Old Ruby and New Mac
Picture this scenario - you're a Rails developer that just got one of the new M1 or M2 Macs and are enjoying the performance boost and energy efficiency that comes from the ARM-based architecture. You've installed and configured all your dev tooling (oh-my-zsh, homebrew, rbenv, etc.) and are ready to get to work. Everything is great.
Then you receive your next assignment, which is to perform some maintenance on an old Rails 4 project using Ruby 2.3.x (yes they still exist). So you get started by installing Ruby 2.3.3 and encounter the following error:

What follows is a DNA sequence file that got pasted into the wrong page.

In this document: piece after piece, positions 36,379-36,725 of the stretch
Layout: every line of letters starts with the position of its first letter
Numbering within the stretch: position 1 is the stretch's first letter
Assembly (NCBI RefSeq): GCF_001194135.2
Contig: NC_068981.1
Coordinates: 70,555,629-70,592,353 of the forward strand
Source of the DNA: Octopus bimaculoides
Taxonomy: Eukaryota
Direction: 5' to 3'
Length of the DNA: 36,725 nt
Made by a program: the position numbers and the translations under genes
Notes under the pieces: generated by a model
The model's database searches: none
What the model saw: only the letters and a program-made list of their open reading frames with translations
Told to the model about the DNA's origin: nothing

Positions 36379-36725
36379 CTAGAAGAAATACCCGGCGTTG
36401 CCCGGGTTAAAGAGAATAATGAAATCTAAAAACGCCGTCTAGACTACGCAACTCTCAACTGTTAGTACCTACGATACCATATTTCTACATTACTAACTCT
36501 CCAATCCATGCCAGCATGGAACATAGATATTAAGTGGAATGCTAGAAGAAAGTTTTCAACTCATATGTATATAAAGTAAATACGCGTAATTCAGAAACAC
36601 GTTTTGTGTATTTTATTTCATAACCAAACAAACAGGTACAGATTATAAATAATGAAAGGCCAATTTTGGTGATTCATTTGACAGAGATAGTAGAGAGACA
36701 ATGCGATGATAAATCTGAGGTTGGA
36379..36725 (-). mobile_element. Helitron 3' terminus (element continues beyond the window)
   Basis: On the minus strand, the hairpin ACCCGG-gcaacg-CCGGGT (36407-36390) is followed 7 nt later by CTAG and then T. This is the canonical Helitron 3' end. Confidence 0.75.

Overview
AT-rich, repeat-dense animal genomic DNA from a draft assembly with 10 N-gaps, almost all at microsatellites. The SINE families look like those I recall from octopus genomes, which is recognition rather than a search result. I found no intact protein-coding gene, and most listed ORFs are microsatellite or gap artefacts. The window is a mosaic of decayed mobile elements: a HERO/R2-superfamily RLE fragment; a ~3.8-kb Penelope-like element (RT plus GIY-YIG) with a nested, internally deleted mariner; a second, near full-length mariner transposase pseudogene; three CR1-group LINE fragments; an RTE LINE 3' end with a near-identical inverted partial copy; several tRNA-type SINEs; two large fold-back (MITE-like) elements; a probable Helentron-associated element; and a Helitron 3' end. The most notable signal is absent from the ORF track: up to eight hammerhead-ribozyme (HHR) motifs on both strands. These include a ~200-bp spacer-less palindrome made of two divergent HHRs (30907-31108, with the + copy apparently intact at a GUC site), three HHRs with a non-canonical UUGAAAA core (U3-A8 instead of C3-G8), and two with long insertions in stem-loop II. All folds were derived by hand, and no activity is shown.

$ rbenv install 2.3.3 To follow progress, use 'tail -f /var/folders/t7/6n5394/T/ruby-build.20230501063921.137.log' or pass --verbose Downloading openssl-1.0.2u.tar.gz... -> https://dqw8nmjcqpjn7.cloudfront.net/ecd0c6ffb493dd06707d38b... Installing openssl-1.0.2u... BUILD FAILED (macOS 13.3.1 using ruby-build 20230330) Inspect or clean up the working tree at /var/folders/t7/6n5394/T/ruby-build.20230501063921.137.TS6 Results logged to /var/folders/t7/6n5394/T/ruby-build.20230501063921.137.log Last 10 log lines: _dgram_write in libcrypto.a(bss_dgram.o) _RAND_query_egd_bytes in libcrypto.a(rand_egd.o) ... ld: symbol(s) not found for architecture i386 clang: error: linker command failed with exit code 1 (use -v to see invocation) make: *** [link_a.darwin] Error 1 make: *** [do_darwin-shared] Error 2 make: *** [libcrypto.1.0.0.dylib] Error 2 make: *** [shared] Error 2 make: *** [build_crypto] Error 1